• The Enchantress focuses on two-handed weapons, while the Scoundrel utilizes ranged weaponry, and the Templar makes use out of one-handed weapons and a shield. No follower can dual-wield two one-handed weapons.
  • No follower starts their journey with an innate Critical Hit Chance, though the Scoundrel can gain some of that through the Anatomy skill.
  • Templar Unique Item: Templar Relics.
  • Scoundrel Unique Item: Scoundrel Tokens.
  • Enchantress Unique Item: Enchantress Focuses.
  • Followers share 20% of their Magic Find, Gold Find, and Experience stats from the items with the player.
  • Because followers only have access to the two weapon slots, jewelry slots, and their special item slots, players may find that specializing a follower for critical hit effectiveness will prove harder compared to the Nephalem hero. If it must be done, the Templar is the player's best bet, since he can use all item slots allowed. With all possible item slots prioritized for critical hit chance, he can have around 34% Critical Hit Chance. The Scoundrel can sport up to 23.8% Critical Hit Chance, and the Enchantress can have 22% Critical Hit Chance.
  • To make matters worse, the Critical Hit Damage stat is hard-capped at 150% for a follower. Once that value is reached, the follower is better off with a higher Critical Hit Chance or Attack Speed. This knocks off the effectiveness of an Emerald in a weapon socket, compared to a Ruby.
  • Followers benefit from set bonuses but not from Legendary Gems.
  • Most stats are effective on followers, such as elemental damage bonus, cooldown reduction, Area Damage, bonus vs. elites etc. Exceptions are all resources-related stats (as followers simply do not have resources) and movement speed (as followers always move with the speed of the player). Skill bonuses are useless (for obvious reasons), and Elemental Skill Damage boosts are of very limited use (although Kormac may benefit from Physical, Lyndon may have some use for Poison, and Eirena is most likely to benefit from Arcane).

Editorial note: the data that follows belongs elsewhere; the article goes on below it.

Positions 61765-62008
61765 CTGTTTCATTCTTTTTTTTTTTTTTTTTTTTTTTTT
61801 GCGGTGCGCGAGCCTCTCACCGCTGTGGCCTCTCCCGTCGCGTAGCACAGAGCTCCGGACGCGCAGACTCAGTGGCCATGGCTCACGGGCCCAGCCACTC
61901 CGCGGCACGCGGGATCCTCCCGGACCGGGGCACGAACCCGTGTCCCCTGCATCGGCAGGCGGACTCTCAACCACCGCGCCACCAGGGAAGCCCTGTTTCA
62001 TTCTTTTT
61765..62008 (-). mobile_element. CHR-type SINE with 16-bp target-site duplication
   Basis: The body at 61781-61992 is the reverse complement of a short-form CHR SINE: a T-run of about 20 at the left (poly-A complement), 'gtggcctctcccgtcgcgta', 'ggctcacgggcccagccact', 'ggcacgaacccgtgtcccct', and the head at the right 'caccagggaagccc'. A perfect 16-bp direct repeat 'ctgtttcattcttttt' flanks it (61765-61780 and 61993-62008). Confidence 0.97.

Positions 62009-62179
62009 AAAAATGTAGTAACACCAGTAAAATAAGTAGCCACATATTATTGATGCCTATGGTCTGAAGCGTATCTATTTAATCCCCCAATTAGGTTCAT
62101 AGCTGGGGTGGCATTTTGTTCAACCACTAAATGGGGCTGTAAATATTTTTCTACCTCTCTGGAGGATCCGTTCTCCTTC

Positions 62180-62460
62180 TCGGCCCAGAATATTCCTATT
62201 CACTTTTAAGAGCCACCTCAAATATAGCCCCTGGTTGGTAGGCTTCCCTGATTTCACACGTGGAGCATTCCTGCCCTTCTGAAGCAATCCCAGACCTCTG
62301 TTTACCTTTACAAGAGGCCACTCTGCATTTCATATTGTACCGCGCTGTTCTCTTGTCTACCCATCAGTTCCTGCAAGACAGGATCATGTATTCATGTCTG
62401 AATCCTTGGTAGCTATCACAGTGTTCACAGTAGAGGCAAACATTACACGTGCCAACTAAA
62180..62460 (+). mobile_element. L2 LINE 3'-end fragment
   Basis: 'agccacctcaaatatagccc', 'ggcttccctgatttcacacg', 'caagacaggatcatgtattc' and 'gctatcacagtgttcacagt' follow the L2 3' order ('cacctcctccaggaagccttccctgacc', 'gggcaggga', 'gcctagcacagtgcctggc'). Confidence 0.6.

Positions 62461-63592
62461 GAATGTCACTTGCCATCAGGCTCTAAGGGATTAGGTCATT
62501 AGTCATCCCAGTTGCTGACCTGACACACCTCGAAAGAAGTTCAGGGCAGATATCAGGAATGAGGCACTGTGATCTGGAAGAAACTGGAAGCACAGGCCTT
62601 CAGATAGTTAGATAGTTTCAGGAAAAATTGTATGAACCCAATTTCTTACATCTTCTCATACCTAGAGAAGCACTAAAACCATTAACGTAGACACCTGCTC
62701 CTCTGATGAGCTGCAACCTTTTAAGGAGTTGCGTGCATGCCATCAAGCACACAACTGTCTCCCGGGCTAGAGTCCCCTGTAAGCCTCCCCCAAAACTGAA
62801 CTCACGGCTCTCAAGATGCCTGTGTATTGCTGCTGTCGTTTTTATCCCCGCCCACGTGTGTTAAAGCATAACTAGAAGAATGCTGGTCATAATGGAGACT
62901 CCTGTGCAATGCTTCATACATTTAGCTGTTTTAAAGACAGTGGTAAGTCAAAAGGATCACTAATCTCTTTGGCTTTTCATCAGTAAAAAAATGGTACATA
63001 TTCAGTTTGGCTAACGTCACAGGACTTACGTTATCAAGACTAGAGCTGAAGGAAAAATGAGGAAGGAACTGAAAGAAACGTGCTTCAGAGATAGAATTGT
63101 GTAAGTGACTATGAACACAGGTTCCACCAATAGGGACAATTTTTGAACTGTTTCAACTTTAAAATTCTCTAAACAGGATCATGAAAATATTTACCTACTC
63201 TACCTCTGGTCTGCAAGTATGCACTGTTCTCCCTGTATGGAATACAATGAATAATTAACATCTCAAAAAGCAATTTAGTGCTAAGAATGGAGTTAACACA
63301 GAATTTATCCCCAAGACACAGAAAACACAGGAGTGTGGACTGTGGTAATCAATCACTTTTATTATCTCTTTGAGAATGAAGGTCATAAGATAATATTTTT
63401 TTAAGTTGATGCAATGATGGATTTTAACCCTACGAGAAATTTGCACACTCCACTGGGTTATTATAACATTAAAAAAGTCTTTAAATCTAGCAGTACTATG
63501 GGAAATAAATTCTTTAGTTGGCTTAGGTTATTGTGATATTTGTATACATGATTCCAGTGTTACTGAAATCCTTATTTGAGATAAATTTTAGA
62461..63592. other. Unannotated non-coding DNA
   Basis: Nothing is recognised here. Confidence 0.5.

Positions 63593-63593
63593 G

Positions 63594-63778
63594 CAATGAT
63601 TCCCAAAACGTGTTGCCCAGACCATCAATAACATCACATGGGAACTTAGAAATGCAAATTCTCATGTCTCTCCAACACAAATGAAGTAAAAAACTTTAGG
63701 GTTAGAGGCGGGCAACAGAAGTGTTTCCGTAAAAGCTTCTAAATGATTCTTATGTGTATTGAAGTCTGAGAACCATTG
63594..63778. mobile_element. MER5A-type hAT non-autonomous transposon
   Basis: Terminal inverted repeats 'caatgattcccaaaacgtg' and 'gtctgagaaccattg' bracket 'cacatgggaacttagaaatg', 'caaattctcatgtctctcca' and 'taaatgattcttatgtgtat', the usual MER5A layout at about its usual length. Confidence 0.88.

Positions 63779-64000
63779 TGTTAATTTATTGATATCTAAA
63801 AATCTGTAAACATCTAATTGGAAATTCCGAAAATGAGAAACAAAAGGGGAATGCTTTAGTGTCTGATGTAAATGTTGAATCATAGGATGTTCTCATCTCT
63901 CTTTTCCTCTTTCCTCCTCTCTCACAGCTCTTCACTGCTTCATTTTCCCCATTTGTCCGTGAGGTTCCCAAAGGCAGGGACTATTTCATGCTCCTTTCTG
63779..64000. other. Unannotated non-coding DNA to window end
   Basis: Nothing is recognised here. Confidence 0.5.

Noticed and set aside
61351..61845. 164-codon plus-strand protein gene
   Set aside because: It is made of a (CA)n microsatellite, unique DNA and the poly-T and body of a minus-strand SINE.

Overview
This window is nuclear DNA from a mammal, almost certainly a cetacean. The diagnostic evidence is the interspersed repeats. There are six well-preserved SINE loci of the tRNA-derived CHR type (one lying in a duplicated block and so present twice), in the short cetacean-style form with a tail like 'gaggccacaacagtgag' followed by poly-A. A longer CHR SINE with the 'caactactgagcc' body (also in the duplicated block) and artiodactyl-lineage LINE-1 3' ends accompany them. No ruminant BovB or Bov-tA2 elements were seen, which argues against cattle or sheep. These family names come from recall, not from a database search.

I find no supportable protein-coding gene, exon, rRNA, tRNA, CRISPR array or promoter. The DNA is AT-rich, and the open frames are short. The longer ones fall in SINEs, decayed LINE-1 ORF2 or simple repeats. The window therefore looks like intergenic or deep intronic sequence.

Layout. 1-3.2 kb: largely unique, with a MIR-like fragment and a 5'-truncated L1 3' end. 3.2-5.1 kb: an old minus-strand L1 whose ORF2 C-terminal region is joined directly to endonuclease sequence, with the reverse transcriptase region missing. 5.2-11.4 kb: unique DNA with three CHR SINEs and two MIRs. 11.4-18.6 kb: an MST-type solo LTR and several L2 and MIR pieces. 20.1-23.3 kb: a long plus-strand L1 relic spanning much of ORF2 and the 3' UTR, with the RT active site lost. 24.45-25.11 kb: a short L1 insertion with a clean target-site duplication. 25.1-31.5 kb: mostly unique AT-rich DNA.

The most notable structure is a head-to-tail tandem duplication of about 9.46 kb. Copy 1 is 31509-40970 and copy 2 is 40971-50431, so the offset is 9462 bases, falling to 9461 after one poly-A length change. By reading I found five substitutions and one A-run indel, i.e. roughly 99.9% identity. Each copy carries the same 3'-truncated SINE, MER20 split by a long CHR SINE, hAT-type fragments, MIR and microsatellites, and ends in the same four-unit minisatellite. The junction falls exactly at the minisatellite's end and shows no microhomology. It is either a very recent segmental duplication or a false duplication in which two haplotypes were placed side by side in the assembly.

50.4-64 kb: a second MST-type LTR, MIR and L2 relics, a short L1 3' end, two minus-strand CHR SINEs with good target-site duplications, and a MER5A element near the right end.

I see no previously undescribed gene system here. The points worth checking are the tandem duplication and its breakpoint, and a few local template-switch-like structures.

• In the endgame, it is a popular tactic to equip both the follower and the player with a Unity ring and give follower an item that makes them immortal (Enchanting Favor, Skeleton Key, or Smoking Thurible). It effectively doubles the player's Toughness. However, it will only work in single player, as in multiplayer, followers are automatically dismissed.
  • Items such as Oculus Ring or Overwhelming Desire will be effective on followers, allowing them to boost the player's damage by special effects. Considering their naturally puny damage output in the endgame, it may be a good option for glass cannon builds.

Kormac the Templar[]


Kormac the Templar

Kormac is primarily a melee warrior who can be built into a tank to support weaker classes. However, he can also be turned into a healer if you do not require a tank.

The Templar is not a Paladin; he is a new type of righteous warrior in the Diablo universe with differing ethics and ideals.


The Templars are holy warriors, fighting for justice and eschewing the dangers that lead to cultism and demonic possession by espousing self-denial. They do not merely pay lip service to protecting the realm; they are battle-trained and experienced to a man, and the brooding, dedicated Kormac is a paragon among them.

Kormac came to the order as a young man, and was quickly molded into the ideal Templar, adapting naturally to an ascetic way of life. His devotion is particularly unshakable, even for one of his order, and, despite his respect for battle prowess, his disdain for those who don't share his high moral standards is readily apparent.

Though Kormac's ways will not always be your own, your aims and goals align, and so he will fight alongside you to purge the world of the insidious darkness that would hide from the light of Heaven.

Kormac gradually falls in love with Eirena the Enchantress and is in constant conflict with Lyndon the Scoundrel.

Lyndon the Scoundrel[]


Lyndon the Scoundrel.

Lyndon is primarily a scoundrel, arguably comparable to the original Rogue class in Diablo I. He has some other tricks as well, like blinding powder to disable foes.